Instead, she hired young people, because she likes them – -and because she thinks its important to share her love of the land. At the most, she employed three young people at a time. “Once,” she said, “I had a 21-year old bearded hippie from a rich family. He was well-educated and had· even been on an archeological dig in Egypt. But he was mixed-up and suicidal. One day, I found him lying flat on his face in the parking lot. “What are you doing?” I shouted. “Meditating,” he mumbled back. I pulled him to his feet and made him go out in the field and pick eggplants. I never knew what was coming next with that guy. He was a vegetarian and ate a lot of nuts, but he kept them in the stand and I wound up with mice. Then he wouldn’t help me kill the mice because “they hadn’t done him any harm.” I finally had to let him go because he was such a worry, but we parted friends. He said working for me had been a great experience.” And no doubt it was. The young people who worked for Alvina will one day tell the tale of “Mahwah’s last farmer.” And they’ll remember the sweet smell of the earth, and the feeling of well-being they had cultivating its bounty. It’s an experience that simply cannot be duplicated at the produce department in the supermarket.
For the past five years, Alvina has been growing beans, tomatoes, corn, peas, peppers, strawberries, blackberries, and currants. Recently, she made a connection with a food broker in New York who persuaded her to grow french beans, which are quite profitable. As are cut flowers –zinnias, marigolds, dahlias, snapdragons, and so forth. There are about 30 “Greenmarkets” in the City, set up on street corners or in school lots. The biggest one is on 14th St. at Union Square, open Wednesdays, Fridays and Saturdays; and another popular one is at 67th St. by Sloan-Kettering Hospital. Some markets became unsafe, like the one at 175th St., near Broadway and Wadsworth Street. “My sister, Elsie, used to go into Brooklyn with me,” said Alvina,”but that has become the worst neighborhood of all.”
Launching into her favorite subject with the down-to-earth assurance of an old pro, Alvina explained the business of farming from her point of view: “Years ago, markets would take only large quantities, like a bushel, and you had to sell at wholesale prices. I stopped going to Paterson because the quantities they deal in are so large that I couldn’t produce things as cheaply as they sell them. Now, there are the Greenmarkets where you can sell either wholesale or to the public, and it doesn’t matter if you have only three squash or a pound of beans. Without the Greenmarkets, small farmers like me couldn’t survive. One year, I devoted an entire greenhouse to herbs and sold them out immediately, but the minute something becomes successful everyone starts doing it. I’m one of seven people who have lasted ten years at the Greenmarket.”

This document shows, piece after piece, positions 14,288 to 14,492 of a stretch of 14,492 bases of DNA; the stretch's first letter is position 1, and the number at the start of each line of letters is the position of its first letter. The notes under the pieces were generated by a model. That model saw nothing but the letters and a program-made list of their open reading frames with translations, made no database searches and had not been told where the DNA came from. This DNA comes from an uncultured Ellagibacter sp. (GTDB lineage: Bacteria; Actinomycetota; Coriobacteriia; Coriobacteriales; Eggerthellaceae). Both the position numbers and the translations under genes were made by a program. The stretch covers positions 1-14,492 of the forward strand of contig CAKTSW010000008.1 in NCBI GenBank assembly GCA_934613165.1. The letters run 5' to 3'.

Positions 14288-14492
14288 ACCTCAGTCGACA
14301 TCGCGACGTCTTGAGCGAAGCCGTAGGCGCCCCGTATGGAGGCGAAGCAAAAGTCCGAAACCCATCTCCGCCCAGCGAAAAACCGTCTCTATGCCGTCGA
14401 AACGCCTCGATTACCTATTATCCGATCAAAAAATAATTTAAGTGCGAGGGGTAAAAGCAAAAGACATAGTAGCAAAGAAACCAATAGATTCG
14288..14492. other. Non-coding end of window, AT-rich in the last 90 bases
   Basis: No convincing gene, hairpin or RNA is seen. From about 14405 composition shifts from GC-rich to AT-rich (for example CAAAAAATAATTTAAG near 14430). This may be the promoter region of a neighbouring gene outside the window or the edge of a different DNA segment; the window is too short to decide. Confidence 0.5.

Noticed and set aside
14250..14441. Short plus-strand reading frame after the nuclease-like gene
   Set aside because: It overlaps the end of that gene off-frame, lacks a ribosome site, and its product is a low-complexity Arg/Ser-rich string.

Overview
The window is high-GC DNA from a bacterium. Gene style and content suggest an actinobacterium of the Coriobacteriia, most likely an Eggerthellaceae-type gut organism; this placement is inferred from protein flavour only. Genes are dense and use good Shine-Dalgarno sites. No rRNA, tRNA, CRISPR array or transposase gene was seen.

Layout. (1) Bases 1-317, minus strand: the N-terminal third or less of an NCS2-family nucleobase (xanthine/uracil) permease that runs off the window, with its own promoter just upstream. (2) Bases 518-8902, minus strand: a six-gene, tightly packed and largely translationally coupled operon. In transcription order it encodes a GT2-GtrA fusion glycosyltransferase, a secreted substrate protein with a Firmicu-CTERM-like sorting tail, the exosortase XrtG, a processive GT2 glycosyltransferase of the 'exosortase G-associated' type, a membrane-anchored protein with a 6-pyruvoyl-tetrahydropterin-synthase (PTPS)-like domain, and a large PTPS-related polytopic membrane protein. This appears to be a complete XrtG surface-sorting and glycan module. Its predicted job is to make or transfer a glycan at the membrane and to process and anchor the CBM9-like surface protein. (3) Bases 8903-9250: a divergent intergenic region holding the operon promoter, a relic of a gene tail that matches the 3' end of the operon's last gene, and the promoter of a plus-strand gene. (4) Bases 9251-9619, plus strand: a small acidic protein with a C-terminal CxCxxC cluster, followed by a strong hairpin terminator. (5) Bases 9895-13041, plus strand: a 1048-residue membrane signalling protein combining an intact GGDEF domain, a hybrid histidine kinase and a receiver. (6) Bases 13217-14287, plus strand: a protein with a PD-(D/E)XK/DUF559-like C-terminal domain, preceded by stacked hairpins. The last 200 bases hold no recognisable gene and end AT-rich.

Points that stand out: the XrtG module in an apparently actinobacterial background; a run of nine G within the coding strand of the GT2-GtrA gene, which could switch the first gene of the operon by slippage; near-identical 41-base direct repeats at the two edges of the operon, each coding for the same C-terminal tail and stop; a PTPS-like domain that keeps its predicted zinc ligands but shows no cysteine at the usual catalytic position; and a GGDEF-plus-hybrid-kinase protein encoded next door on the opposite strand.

Last year,” continued Alvina, “I closed the stand because I couldn’t find anyone to manage it. Besides, I sell more in a day at the Greenmarket than I did in a week at the stand. I miss dealing with local people, but I’ve made a lot of friends in the City. Very often, customers invite me to lunch or dinner. They can’t imagine a woman farming, and they think I’m a character. Actually, as the article in Working Woman points out, a lot of women today are operating small farms –but those farms are mostly in the south and midwest.”
Alvina’s husband, Ed, gave up the excavating business recently for health reasons and started raising house plants. (What took him so long?) He recently built two greenhouses behind the stand, on the site of the old house. “He finally found something he likes to grow!” said Alvina cheerfully, “and his plants are beautiful. He and I make four trips a week into New York: I go alone on Wednesdays, we go together on Saturdays to two different markets, and he goes alone on Sundays. He sells his plants, and I sell the produce.”
In 1983, Alvina, her brother, Frank, and her sister, Elsie, sold 21 acres on the west side of Airmont Avenue (opposite the stand), which is scheduled to be developed under the project name, “Beaver Creek.” When Alvina’s mother died in 1985, the family sold 11 more acres on the west side of the road to pay the estate taxes. Three contemporary homes were built on that site. Alvina still owns 16 acres (where the stand is located), and is in the process of selling 9 acres to the south towards Ramsey. “I intend to keep’ farming,” she said, “because I don’t know what else I’d do — I couldn’t stand to sit home. In fact, I already look forward to Spring coming. It makes me happy. It’s like being reborn, and I love it…I always will.”